Johann Hari in the Independent:
Yes, it has Starbucks and Dunkin’ Donuts and the Gucci styles, but beneath these accoutrements, there is a dictatorship built by slaves.
If you go there with your eyes open – as I did earlier this year – the truth is hidden in plain view. The tour books and the bragging Emiratis will tell you the city was built by Sheikh Mohammed, the country’s hereditary ruler.
It is untrue. The people who really built the city can be seen in long chain-gangs by the side of the road, or toiling all day at the top of the tallest buildings in the world, in heat that Westerners are told not to stay in for more than 10 minutes. They were conned into coming, and trapped into staying. More:
How Dubai’s dream sank in a sea of debt
From the Sunday Times:
As he flew from Dubai to London last Sunday, Sheikh Mohammed bin Rashid al-Maktoum had plenty on his mind.In the four years since he had become ruler of Dubai, Maktoum had grown used to courting world leaders to visit and invest in his desert emirate. They admired the economic growth he had fostered as Dubai, fast running out of oil, turned itself into a tourism and finance hub.
Maktoum knew that on this trip he would have to strike a more humble tone. After an audience with the Queen at Buckingham Palace, he met Gordon Brown and Lord Mandelson. The damaging effect of the global economic downturn on Dubai’s growth was on the agenda. The sheikh brought reassurances that angry British contractors, caught up in the emirate’s construction collapse, would eventually get paid.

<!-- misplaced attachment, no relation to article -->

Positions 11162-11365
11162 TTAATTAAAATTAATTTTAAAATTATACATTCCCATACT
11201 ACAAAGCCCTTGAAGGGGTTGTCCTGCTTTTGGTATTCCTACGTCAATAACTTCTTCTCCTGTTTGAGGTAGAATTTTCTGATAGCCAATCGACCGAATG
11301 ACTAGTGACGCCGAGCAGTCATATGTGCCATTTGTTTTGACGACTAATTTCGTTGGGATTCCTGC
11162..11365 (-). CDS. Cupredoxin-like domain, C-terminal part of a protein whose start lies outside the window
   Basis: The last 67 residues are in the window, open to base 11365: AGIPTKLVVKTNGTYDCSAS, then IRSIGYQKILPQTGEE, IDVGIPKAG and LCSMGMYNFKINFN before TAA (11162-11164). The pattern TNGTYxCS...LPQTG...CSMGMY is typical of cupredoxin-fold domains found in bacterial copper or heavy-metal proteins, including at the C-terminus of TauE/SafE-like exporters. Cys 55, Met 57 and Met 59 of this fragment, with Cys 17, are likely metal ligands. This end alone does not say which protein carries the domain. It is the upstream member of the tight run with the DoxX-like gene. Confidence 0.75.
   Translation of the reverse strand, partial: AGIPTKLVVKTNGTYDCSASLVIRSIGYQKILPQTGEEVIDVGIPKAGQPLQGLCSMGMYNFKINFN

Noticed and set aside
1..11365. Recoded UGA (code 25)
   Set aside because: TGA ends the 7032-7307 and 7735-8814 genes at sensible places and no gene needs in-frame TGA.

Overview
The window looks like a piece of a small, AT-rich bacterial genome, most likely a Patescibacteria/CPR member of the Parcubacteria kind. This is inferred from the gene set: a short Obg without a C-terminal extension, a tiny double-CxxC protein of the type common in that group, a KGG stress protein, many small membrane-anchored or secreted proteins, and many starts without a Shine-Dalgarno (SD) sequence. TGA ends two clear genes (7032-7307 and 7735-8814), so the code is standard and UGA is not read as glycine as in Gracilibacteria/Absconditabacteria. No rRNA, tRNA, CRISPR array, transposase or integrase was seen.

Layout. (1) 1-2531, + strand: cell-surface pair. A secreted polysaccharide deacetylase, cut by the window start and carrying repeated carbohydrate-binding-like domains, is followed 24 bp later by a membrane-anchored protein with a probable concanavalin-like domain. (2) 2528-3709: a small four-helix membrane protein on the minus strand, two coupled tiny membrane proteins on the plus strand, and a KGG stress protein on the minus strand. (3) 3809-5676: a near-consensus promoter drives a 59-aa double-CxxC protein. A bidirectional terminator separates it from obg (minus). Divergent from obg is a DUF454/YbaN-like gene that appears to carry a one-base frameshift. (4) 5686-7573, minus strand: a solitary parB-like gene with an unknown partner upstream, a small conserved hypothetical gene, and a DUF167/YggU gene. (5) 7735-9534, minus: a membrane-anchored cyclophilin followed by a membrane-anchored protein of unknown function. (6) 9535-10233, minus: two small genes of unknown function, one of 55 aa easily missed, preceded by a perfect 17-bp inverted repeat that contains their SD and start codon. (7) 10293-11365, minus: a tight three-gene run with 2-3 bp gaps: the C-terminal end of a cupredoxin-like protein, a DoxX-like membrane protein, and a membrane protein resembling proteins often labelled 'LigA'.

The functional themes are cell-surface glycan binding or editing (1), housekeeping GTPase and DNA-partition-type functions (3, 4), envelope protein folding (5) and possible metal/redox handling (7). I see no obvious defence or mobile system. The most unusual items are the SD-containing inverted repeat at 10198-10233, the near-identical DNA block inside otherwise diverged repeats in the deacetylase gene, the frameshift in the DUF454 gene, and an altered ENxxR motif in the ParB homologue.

Maktoum also knew that a bigger test to international relations was brewing. But there were few clues until he had jetted out of London. More:
Bling City is dead, but the desert dream lives on
From the Guardian:
A yachtsman friend of mine was sailing the blue waters of the Persian Gulf off the shimmering coast of Dubai recently when he came across a disturbing phenomenon: The World was dissolving before his eyes.
It was not the grog. Three years ago, when Dubai’s debt-fuelled boom was at its height, the emirate launched its most ambitious project yet – a gigantic offshore replica of the planet Earth, made from sand dredged from the deserts and beaches of Arabia, with countries and continents carved out among a man-made archipelago of 300 islands. It was called simply The World.
Like most things in Dubai, it was for sale. Wealthy celebrities with $20m or so of loose change could buy Britain or France or Australia and erect their own secluded fun palace by the sea. More: